Data Mesh promotes assigning data ownership and responsibility to individual business units or departments, but this can still lead to complexity. Multiple departments may vie for ownership of similar data, each with its standards for quality, accessibility, monitoring, and control. Data Mesh offers an answer by establishing data owners and requiring compliance with a set of standards for quality, accessibility, control, monitoring, and more. However, when a business unit prioritizes speed to market, gaining consensus and adhering to standards set by other departments or a centralized governance committee may be seen as hindering agility and incurring additional costs and time not necessary for their specific use case. A business department may question the value of these standards and how they will impact return on investment and time to market.
Within a decentralized data environment, the question of who pays for what arises. If one business department builds a data silo with the capacity to serve its use case, but another department starts accessing it, who is responsible for the increased capacity costs? The answer may seem straightforward, but allocating costs and budgets within a company's internal IT financial system can be complex and frustrating.
During a recent conversation about IT and data decentralization with a colleague, she proposed categorizing IT products and services into three categories. The "Core" category includes essential components that everyone agrees should have only one instance, such as email and network infrastructure, which are managed by a central group. The "Common" category encompasses shared applications used by multiple, but not all, business departments. The "Unique" category consists of IT solutions that are exclusively required by one specific business department. In the case of both the common and unique categories, central IT acts as a consultant or advisor. The challenge lies in reaching a consensus on which category each IT solution falls into. Simple, right?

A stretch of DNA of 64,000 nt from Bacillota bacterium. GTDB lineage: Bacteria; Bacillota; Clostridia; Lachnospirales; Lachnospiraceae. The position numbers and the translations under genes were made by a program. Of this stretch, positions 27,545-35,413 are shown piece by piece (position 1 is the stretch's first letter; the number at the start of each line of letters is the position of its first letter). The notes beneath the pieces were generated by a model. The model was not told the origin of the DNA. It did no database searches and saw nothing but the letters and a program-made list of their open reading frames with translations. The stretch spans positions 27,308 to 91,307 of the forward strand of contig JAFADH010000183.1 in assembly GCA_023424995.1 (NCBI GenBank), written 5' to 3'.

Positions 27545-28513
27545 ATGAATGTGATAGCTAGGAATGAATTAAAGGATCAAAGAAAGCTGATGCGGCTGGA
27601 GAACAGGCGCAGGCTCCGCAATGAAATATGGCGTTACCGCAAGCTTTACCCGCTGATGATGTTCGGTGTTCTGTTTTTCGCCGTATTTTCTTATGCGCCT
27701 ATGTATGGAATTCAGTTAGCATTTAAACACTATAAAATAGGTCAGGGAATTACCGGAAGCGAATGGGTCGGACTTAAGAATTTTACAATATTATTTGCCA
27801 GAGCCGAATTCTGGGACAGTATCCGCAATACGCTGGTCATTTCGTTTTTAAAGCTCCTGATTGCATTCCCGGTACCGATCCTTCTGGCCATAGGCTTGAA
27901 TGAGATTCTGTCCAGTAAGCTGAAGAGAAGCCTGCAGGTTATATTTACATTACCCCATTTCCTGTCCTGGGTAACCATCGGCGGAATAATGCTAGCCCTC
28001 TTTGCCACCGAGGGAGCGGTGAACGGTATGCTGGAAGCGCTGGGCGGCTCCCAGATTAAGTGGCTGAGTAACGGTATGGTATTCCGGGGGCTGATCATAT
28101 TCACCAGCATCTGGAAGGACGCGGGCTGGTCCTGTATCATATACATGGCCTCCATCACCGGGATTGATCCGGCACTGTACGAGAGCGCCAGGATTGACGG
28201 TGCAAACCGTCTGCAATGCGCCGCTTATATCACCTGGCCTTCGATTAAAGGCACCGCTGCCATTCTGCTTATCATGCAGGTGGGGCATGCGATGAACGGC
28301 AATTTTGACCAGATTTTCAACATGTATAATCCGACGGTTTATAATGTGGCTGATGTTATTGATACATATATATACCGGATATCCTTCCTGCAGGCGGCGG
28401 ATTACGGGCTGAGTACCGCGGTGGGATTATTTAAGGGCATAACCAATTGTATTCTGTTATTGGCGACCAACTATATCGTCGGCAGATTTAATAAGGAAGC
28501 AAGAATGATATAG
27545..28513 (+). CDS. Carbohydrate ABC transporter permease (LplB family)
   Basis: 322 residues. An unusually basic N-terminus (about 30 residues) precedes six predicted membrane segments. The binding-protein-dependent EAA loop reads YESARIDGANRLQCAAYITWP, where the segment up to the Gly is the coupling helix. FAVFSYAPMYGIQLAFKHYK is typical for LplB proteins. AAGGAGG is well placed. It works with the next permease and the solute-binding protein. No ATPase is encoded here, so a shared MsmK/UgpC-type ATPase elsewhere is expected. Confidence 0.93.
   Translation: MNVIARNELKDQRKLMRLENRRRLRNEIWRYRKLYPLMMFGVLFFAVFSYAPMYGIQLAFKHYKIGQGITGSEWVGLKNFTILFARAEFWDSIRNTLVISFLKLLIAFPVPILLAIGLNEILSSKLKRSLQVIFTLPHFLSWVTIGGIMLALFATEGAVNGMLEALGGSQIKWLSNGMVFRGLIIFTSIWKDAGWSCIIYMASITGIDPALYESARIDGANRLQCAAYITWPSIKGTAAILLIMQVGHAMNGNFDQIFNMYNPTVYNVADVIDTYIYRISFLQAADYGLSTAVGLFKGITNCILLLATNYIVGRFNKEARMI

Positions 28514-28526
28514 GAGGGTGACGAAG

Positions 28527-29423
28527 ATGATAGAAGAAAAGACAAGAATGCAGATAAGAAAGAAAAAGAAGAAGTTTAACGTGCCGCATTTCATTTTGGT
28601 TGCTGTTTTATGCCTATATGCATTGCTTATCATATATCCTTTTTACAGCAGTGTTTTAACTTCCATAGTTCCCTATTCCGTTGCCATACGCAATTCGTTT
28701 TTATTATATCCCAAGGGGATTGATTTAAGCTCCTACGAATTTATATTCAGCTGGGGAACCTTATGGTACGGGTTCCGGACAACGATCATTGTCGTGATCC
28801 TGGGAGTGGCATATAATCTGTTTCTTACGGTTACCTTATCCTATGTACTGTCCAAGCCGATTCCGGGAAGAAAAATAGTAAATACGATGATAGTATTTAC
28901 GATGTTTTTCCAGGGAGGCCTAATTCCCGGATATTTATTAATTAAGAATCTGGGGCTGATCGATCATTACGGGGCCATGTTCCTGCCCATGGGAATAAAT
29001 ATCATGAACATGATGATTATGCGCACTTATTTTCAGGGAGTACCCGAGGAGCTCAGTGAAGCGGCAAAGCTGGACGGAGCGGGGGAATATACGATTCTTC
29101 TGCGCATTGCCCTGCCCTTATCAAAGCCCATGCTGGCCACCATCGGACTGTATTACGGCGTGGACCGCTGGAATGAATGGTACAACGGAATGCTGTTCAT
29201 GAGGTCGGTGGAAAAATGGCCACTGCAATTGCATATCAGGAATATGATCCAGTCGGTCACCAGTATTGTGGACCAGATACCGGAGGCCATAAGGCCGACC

It is important to note that complete anarchy is not the answer. Decentralization is a complex endeavor that requires extensive collaboration and communication. The effectiveness of communication and collaboration within the IT department and with other departments is a crucial consideration. However, if you are unsatisfied with the agility and quality of your central IT department, it may be time to contemplate change and embrace decentralization on a larger scale within your IT strategy.
In conclusion, decentralized IT can be a viable solution for companies looking to increase agility, innovation, and alignment between business and IT departments.However, it is not without its challenges, and companies need to carefully weigh the advantages and disadvantages before embarking on a decentralized IT model.Decentralization can lead to silos and increased costs, but it can also free up the centralIT department to focus on more strategic technology initiatives. Ultimately, it comes down to your company's specific business needs and priorities, and whether a decentralized IT model aligns with your overall strategic goals.
About the Author:
Dan Whitacre focused on innovation and transforming Kroger’s enterprise approaches to data and analytics architecture, technology strategies and practices as well as its disruption roadmap. He served as the CTO and Vice President of Business Development for a technology services organization and spent six years consulting at IBM on Information and analytics strategy and architecture. Dan recently retired as the Senior Director of R&D and Technology Transformation where he led the internal lab ecosystem as well as University Labs at the University of Cincinnati 1819 Innovation Hub and the Northern Kentucky University's Innovation Gallery.